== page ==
Some sisters never more at home than when traveling abroad

Not that I didn’t already know this, but I’m always thrilled to hear about black women out there who, American or other passports in hand, eagerly take off for trips to places where we’re not always sure if there will be lots of other folks who look like “us “when we get there. But we go anyway, and often return home with fresh eyes.

Take American Black Chick in London. We met “virtually” through her fabulous blog of the same name, as she’s finishing up her M.A. dissertation in London this summer and looking for work that will extend her excellent European adventure. Not only do I love her fresh perspective on being a young African-American sister overseas, but admire her fearless spirit, especially when it comes to taking on the world on her own terms. American Black Chick just got back from a two-week jaunt to Italy, Switzerland and Liechtenstein and dished a bit about the trip….

Continue 6 Comments August 11, 2009

Black women traveling abroad: Learn a foreign country’s social mores, customs before you go

At the recent Travel Blog Exchange ’09 conference in Chicago, a fellow blogger and I found ourselves discussing why African-American women—even those with the financial means and interest in traveling abroad—don’t do it more often. I often think about this, as I always feel it would be GREAT to see more sisters when I’m running around Italy or Spain either in a group or solo.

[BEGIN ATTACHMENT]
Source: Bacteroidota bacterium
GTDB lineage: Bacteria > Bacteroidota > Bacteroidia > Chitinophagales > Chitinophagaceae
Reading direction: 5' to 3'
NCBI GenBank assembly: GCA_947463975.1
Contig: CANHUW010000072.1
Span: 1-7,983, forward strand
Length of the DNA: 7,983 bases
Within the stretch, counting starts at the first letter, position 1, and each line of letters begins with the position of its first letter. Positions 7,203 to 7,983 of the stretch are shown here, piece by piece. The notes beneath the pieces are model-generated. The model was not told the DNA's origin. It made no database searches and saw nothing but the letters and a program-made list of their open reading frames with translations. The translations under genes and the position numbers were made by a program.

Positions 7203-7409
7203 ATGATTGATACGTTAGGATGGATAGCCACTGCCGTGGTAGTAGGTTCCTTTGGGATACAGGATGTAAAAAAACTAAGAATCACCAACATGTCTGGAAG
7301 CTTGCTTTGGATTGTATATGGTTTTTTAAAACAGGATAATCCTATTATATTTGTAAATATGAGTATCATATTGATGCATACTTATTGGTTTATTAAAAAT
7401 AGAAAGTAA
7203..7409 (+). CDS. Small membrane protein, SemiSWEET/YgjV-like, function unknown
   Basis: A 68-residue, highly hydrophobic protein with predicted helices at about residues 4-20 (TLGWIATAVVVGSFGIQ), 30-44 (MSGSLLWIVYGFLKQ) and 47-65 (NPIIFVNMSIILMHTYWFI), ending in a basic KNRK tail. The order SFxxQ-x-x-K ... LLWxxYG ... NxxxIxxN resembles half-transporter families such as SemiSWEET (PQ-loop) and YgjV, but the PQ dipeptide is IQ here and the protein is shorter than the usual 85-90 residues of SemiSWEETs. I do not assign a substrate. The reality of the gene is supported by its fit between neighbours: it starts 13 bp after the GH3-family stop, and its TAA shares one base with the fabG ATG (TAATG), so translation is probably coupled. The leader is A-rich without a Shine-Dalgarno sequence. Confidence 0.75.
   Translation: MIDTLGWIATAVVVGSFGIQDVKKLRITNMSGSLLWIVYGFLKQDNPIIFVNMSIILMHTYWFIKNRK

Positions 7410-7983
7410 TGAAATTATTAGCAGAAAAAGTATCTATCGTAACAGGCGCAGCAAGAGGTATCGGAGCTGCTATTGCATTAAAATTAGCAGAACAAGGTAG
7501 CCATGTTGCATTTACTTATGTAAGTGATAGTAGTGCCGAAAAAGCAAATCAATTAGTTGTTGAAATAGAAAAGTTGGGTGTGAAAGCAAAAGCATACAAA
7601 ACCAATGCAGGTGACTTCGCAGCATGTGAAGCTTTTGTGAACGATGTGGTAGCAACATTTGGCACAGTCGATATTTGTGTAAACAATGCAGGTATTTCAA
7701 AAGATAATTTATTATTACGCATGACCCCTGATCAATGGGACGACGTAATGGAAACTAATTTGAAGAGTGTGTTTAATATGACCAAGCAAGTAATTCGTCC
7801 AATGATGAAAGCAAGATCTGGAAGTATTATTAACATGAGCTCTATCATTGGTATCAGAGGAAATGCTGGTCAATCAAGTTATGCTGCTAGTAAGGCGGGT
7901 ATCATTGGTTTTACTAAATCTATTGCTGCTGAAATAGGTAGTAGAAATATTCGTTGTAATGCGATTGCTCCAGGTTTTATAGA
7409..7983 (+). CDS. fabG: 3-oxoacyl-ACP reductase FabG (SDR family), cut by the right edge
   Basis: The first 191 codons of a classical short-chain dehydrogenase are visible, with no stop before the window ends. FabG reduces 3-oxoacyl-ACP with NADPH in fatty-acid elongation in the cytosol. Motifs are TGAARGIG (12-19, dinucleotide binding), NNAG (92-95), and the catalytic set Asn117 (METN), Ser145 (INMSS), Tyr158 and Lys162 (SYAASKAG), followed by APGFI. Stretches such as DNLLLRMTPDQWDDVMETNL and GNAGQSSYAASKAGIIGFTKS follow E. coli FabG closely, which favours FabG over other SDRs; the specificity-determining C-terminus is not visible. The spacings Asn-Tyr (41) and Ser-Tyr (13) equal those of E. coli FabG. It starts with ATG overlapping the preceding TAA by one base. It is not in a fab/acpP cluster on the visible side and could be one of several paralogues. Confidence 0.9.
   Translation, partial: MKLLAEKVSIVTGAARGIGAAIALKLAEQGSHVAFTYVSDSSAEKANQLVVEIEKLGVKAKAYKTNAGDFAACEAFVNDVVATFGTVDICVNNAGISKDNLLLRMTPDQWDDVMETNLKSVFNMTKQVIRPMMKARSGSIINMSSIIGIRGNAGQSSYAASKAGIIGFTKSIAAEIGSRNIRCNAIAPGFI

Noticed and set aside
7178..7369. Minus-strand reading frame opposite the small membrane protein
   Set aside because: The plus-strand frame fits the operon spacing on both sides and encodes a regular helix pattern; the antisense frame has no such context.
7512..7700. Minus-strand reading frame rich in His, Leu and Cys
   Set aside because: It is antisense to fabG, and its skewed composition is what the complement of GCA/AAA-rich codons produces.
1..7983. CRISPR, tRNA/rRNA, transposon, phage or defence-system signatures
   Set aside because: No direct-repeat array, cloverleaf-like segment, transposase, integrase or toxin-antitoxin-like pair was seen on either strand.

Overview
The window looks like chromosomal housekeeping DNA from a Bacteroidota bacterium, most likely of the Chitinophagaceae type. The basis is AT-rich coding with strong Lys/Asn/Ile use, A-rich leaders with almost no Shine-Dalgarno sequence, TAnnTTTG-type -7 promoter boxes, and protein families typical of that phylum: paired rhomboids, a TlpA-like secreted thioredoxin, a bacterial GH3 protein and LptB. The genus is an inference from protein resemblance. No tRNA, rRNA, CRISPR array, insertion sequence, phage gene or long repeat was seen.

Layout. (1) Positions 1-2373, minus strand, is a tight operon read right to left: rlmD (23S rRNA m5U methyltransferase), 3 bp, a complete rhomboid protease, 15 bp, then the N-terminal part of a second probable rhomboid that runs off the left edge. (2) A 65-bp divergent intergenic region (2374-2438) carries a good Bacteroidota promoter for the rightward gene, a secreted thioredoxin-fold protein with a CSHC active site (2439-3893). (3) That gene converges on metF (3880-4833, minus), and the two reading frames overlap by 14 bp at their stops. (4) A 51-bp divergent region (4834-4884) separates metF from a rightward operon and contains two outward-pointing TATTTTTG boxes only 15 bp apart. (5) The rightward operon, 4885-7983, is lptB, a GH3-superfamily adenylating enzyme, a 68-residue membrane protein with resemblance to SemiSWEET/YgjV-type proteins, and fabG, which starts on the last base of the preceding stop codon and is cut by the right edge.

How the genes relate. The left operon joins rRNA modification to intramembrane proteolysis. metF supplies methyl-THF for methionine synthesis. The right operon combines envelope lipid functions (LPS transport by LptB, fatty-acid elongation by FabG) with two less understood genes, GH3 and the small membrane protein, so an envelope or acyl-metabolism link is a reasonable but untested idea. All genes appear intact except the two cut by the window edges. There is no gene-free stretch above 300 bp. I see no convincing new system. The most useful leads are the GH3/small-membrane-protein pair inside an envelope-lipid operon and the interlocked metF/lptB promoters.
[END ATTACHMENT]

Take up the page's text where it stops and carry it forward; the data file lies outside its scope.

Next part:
For many of us, it’s fear of the unknown. We don’t speak the language; we don’t know anyone in the country we’d like to visit. But in countless conversations I’ve had with African-American women over the years, it comes down to wondering how we’ll be perceived as black people. Even without realizing it, being black in America—whether dirt-poor, comfortably affluent like “The Cosby Show” Huxtables, or “movin’ on up” like the Jeffersons—means wearing the subconscious burden of potential discrimination on our backs like the latest designer dress….

Continue 22 Comments August 9, 2009

“… with liberty and justice (and affordable health care) for all.”

Finally in America, the decades-long debate over health care is coming to a head. Last night, President Barack Obama hosted a prime-time news conference at the White House, where he delivered his vision on health care and answered reporters’ questions about it.

As someone who’s extensively traveled abroad and marveled at the United States’ apparent unwillingness to make affordable access to medical care available to ALL its people, I’m amazed that so many politicians—and regular citizens—think that providing such care is somehow socialist. Subversive. And against the “American way of life.” Well, if having to choose between buying groceries and paying for prescribed medicine is capitalism at its best, perhaps we need to re-examine our priorities ….